High-level government, tourism and academic professionals from New Zealand and overseas will gather in Hamilton at the end of April to discuss the potential and development of halal tourism in New Zealand. The inaugural symposium, to be held at the Novotel Tainui Hotel on April 30, is a new initiative put together by the University of Waikato’s Institute for Business Research in collaboration with the Federation of Islamic Associations of New Zealand (FIANZ), the University of Canterbury’s College of Business and Law, Ministry of Business Employment and Innovation, Inside Tourism, Tourism Industry Association New Zealand, Hamilton & Waikato Tourism and Aotea Souvenirs. Its purpose is to connect New Zealand with trade opportunities in halal tourism and hospitality, and more than 100 key members from the government sector, the tourism and hospitality industry, airlines, and academics interested in the field, have been invited to attend the one-day event.

Digital resource draws on Waikato-Tainui traditions, histories, knowledge

The Waikato-Tainui College for Research and Development has created a digital resource which enhances school students’ access to tribal knowledge. The web-based resource was created in partnership with the Science Learning Hub and is a repository of Waikato-Tainui traditions, histories and practices pertaining to the Waikato River. The resource, titled Tooku Awa Koiora to reflect the tribe’s connection to the Waikato River and its surrounding environments features information about the history of raupatu (confiscation) and the Waikato-Tainui settlements, information on tikanga and kaitiakitanga (guardianship) as well as video interviews with tribal members and iwi scientists. Tooku Awa Koiora will be hosted by the Science Learning Hub website – www.sciencelearn.org. The Science Learning Hub promotes student interest and engagement in science by providing contemporary, contextualised resources for school teachers from Years 2–10. It is managed by the University of Waikato and funded by the Ministry of Business, Innovation and Employment.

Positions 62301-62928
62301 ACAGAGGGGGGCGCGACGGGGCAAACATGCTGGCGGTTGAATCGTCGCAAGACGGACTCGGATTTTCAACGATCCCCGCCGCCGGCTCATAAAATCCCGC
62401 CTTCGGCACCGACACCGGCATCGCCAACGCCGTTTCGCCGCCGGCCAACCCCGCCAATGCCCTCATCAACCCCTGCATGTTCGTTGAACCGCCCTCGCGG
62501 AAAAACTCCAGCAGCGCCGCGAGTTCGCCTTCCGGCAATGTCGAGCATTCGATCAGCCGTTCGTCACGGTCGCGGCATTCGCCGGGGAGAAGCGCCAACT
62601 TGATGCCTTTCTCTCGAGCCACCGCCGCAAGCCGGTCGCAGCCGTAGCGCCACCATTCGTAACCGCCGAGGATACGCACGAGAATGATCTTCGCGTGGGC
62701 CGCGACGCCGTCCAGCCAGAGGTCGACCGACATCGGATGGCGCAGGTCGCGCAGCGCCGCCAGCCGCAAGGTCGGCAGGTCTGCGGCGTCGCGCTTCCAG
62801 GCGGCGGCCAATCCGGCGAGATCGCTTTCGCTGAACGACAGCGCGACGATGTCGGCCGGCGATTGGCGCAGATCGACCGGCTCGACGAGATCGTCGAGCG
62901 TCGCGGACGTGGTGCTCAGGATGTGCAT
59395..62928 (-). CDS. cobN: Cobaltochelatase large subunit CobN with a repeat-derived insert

Improving Māori adult literacy